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Miller, Mary (1848–1932)

With the death of Mrs. Albert [Mary] Miller, which took place on February 7 at her home, Moonga, Toorak (Melbourne), a gracious and much-loved personality has passed from the social and musical life of Melbourne, and a wide circle of friends throughout Australia will sympathise with her family in their sorrow. Mrs. Miller's father (the late Mr. George Harker) was a well-known figure in the early political history of Victoria, being a member of the Legislative Assembly of Victoria in four Parliaments, including the first Parliament (1856-1859). He was also Treasurer in the O'Shanassy Ministry, and his staunch loyalty to principle and sturdy uprightness earned him the title throughout the State of "Honest George Harker." Mrs. Miller's youth was spent at her parents' home in East Melbourne (then one of the chief residential areas in Melbourne), and from very early days she was noted for her charm of manner and love of music. After her marriage to the late Mr. Albert Miller this personal graciousness and dignity which she possessed in outstanding degree made her one of the prominent leaders in Melbourne society, and their home, Whernside, Toorak, was a centre of much distinguished hospitality. Her interest in music made her a familiar figure at all musical gatherings, and she was associated from its foundation with the Lady Northcote Permanent Orchestra Trust, besides being a member of the Melbourne Music Club and other musical societies. A grievous sorrow befell her in the death on active service in the Great War of one of her sons— Dr. Guy Miller—and in 1920 she gave £1,000 to the Melbourne University to found a tutorship in surgery in his memory. Dr. Miller had inherited his mother's love of music, and after his death she presented his fine collection of music to the University Conservatorium under the title of the "Guy Miller Gift." She also put a beautiful stained glass window in the chapel at Trinity College. A devoted member of the Church of England, she was especially associated with the Girls' Friendly Society, of which she was a diocesan associate, and of the Diocesan Mission to the Streets and Lanes, of which she was formerly a member of the council. Keenly patriotic, she was connected with the Royal Empire Society, the Victoria League, and other patriotic societies. She was a member of both the Alexandra and Lyceum clubs (Melbourne). After Mr. Albert Miller's death their home, Whernside, passed into other hands, and Mrs. Miller bought the fine old property Moonga, formerly the family home of the late Mr. and Mrs. Herbert Power. The death of her eldest son (Mr. Hubert Miller, the much-esteemed master of the Findon Harriers) in 1931 in a hunting accident came as a terrible shock, but in spite of failing health she retained all her interests and enthusiasms, and her death in her 84th year came very suddenly after only a few days' illness. She leaves three sons—Mr. Lionel Miller (Heyington place, Toorak), Mr. C. W. Miller (Yalloak, Ballan), and Mr. Clive Miller (who has lived in England for some years)—and two daughters—Mrs. Alan Currie, of Ercildoune Station, Burrumbeet, and Mrs. George Blackwood, of Langi-Willi, Pittong. The funeral took place at the Melbourne General Cemetery on February 9.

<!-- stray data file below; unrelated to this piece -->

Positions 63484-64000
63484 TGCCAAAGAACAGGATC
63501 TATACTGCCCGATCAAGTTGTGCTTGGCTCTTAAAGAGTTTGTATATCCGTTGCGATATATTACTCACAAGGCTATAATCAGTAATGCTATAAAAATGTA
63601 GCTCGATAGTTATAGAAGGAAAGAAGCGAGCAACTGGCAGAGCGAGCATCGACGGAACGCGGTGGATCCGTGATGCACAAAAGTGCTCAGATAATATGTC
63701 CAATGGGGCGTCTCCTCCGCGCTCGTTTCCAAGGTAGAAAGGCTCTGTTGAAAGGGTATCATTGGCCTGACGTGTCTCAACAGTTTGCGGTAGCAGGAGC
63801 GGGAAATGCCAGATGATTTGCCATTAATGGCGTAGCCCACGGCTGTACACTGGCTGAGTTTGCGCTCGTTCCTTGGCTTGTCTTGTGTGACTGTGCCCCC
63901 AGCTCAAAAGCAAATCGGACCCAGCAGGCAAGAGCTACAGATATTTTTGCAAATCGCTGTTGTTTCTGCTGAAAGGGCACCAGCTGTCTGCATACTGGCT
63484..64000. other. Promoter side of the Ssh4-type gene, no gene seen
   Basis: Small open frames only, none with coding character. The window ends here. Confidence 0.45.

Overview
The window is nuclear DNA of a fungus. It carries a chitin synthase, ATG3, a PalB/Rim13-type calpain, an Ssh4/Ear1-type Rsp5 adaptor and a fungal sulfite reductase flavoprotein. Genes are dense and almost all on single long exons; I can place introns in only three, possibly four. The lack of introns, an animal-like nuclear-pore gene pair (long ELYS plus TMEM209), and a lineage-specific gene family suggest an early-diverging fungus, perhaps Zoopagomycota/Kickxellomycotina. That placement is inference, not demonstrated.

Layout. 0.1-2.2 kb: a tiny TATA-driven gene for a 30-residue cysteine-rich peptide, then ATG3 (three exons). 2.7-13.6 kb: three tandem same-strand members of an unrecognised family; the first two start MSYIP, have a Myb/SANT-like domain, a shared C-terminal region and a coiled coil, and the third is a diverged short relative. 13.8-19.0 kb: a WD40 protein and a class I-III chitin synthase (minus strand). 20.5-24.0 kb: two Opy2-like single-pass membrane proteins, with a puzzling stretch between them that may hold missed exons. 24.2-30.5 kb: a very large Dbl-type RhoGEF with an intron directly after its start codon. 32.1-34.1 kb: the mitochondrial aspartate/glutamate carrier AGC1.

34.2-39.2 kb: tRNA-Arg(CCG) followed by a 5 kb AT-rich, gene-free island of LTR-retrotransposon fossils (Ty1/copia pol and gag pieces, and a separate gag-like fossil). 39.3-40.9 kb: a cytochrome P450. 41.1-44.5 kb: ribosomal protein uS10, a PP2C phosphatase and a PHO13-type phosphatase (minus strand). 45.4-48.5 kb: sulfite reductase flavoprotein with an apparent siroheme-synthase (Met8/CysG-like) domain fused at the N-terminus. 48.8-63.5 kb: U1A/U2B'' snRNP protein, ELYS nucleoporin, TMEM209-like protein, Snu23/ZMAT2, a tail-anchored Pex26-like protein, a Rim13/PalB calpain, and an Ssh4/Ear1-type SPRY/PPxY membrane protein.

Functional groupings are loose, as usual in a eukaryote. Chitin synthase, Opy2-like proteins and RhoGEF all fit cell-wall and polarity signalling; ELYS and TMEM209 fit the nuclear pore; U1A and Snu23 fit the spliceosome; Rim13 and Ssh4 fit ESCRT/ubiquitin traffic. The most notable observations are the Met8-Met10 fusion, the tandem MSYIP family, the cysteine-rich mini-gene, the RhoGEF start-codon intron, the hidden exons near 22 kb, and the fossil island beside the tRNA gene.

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'Miller, Mary (1848–1932)', Obituaries Australia, National Centre of Biography, Australian National University, http://oa.anu.edu.au/obituary/miller-mary-29930/text37055, accessed 11 December 2019.

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